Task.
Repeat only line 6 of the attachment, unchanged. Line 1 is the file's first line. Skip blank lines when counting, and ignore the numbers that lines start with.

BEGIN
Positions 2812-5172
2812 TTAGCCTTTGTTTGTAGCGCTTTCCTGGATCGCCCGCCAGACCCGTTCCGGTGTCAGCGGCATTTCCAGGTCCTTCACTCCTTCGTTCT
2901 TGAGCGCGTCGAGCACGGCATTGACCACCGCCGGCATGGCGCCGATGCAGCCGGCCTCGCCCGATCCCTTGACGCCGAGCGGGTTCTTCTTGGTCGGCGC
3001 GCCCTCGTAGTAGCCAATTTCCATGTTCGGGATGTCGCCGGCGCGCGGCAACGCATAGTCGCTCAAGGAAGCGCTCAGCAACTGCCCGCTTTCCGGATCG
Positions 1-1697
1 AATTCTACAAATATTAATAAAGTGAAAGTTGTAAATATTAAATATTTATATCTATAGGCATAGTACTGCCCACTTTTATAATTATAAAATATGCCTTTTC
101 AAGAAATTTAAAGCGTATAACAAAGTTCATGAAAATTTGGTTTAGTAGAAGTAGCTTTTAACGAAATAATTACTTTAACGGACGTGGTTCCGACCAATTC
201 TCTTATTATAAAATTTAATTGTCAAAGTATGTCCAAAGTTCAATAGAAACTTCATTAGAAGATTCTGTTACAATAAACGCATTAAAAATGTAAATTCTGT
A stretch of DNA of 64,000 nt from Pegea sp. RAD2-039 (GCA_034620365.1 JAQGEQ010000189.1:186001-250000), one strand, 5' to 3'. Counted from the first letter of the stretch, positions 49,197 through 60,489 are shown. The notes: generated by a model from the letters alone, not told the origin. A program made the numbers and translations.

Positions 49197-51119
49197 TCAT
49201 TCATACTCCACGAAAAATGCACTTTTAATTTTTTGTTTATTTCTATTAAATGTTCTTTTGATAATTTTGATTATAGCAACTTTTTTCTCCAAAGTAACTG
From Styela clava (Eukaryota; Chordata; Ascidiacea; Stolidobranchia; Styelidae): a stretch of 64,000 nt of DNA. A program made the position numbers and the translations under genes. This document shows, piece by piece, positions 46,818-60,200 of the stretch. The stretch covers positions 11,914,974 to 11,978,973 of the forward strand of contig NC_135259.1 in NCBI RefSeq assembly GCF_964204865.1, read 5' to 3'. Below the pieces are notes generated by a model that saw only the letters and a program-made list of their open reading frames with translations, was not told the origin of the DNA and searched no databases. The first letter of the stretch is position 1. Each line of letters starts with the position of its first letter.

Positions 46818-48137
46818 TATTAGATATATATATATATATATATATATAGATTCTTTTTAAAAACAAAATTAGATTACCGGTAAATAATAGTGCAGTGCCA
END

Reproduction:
1 AATTCTACAAATATTAATAAAGTGAAAGTTGTAAATATTAAATATTTATATCTATAGGCATAGTACTGCCCACTTTTATAATTATAAAATATGCCTTTTC